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The Strathprints institutional repository is a digital archive of University of Strathclyde's Open Access research outputs. Strathprints provides access to thousands of Open Access research papers by University of Strathclyde researchers, including by researchers from the Department of Computer & Information Sciences involved in mathematically structured programming, similarity and metric search, computer security, software systems, combinatronics and digital health.

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Hospital asthma management - a comparison between general medical units with and without a respiratory input

Bucknall, C.E. and Robertson, C. and Stevenson, R.D. and Moran, F. (1987) Hospital asthma management - a comparison between general medical units with and without a respiratory input. Thorax, 42 (9). p. 720. ISSN 0040-6376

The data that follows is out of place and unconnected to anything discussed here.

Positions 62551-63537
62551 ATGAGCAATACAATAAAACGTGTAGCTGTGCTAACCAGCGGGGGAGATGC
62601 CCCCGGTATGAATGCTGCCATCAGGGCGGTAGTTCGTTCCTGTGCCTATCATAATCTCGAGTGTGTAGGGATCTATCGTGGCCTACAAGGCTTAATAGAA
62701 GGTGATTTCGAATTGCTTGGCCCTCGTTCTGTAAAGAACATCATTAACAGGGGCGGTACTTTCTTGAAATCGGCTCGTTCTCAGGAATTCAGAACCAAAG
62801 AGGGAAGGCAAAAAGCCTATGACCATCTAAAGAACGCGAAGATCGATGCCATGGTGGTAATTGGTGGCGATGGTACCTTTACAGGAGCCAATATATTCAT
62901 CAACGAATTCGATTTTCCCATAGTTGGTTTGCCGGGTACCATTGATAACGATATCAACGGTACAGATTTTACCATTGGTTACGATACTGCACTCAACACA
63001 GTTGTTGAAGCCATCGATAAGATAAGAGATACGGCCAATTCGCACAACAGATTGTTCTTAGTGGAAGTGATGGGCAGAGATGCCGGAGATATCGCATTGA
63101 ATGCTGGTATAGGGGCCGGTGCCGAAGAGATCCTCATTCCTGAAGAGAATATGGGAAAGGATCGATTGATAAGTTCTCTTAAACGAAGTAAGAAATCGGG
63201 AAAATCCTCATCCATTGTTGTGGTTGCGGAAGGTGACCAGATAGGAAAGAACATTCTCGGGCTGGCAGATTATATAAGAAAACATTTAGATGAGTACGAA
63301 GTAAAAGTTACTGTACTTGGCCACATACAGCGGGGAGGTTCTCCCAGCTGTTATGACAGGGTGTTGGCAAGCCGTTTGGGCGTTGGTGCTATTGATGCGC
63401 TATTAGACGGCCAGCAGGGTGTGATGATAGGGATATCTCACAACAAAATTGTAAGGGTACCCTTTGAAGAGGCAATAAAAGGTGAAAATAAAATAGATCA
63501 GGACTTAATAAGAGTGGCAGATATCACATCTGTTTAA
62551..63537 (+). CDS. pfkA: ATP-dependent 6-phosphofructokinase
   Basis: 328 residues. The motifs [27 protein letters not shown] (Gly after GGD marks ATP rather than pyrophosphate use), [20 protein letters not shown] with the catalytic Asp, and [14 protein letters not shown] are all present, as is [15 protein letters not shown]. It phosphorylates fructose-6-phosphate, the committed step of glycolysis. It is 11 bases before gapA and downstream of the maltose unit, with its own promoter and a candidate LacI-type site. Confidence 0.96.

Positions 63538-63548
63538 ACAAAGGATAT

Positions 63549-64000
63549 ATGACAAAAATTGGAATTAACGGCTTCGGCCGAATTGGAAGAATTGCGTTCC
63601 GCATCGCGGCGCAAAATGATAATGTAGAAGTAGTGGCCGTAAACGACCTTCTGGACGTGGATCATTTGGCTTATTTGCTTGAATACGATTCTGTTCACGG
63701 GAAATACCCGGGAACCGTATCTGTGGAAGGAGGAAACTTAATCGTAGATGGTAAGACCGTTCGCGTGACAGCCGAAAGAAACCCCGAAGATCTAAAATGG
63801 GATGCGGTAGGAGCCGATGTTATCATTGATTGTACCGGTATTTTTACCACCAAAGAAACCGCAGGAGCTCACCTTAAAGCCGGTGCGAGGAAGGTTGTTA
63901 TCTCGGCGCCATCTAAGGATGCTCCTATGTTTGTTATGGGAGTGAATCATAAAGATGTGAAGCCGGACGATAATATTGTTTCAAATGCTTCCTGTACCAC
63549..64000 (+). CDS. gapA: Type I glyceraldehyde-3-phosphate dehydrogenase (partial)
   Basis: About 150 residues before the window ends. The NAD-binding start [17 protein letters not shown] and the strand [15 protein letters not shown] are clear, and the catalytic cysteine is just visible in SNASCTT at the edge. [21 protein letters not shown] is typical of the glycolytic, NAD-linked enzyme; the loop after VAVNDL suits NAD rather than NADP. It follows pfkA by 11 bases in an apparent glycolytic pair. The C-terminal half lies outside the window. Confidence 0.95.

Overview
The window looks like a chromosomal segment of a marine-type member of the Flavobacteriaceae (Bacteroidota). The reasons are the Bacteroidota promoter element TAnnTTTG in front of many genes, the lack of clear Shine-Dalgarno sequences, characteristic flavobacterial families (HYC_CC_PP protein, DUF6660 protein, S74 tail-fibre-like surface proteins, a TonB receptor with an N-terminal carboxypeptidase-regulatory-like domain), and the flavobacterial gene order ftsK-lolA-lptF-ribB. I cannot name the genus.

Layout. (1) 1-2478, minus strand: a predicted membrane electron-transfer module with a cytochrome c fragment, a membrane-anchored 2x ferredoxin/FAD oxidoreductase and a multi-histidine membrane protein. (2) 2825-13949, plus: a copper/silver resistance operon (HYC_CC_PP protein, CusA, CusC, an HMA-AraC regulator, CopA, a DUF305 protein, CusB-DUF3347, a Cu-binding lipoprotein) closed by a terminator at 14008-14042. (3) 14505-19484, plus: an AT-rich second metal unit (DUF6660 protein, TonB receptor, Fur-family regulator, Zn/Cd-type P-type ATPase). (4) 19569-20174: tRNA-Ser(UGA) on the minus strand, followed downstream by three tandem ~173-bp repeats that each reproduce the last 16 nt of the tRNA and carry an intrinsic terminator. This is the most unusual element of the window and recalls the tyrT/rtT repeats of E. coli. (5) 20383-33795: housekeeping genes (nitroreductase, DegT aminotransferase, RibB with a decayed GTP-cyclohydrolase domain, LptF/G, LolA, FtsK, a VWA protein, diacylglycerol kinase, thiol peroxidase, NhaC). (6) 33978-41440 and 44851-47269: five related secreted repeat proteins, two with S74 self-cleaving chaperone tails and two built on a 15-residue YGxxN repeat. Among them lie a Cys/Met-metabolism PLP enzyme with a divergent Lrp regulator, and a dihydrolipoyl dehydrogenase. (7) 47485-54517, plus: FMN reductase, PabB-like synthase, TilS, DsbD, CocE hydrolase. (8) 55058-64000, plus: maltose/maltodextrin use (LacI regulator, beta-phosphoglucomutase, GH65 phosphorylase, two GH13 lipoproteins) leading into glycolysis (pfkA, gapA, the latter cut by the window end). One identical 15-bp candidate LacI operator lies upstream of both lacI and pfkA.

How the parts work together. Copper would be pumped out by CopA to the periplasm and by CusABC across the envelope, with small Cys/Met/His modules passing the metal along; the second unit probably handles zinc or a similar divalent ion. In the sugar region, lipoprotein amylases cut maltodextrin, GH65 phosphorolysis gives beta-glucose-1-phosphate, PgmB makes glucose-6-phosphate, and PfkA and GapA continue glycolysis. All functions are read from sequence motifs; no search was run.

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Full details including admitting ward were available for 77% (150) of all asthma admissions in a prospective audit of hospital asthma management. Cases could be subdivided into 64 admitted to general wards with a respiratory input (A) and 86 to similar wards without such specialist interest (B). Cases in A and B were similar in terms of age, previous severity of asthma, previous treatment and initial pulse rate. Fewer cases in B were treated with oral corticosteroids (A 83 %, B 67%; p = 0.04), had regular peak flow recordings made (A 73%, B 42%; p<0.005) or review planned (A 92%, B 56%; p<0.005) and fewer had their regular inhaled therapy increased after discharge (A 55%, B 28%; p<0.005). These differences in management were associated with more cases from B reporting sleep disturbances (A 23 %, B 41 %; p = 0.03), morning chest tightness (A 37%, B 55%; p=0.03) or wheeze on one flight of stairs (A 34%, B 58%; p<0.005) at interview 13 days later. In addition 20% of cases first admitted to B were readmitted within the year compared with 2% for A. The better outcome in cases admitted to A shows that the more intensive management practised in these wards is worthwhile.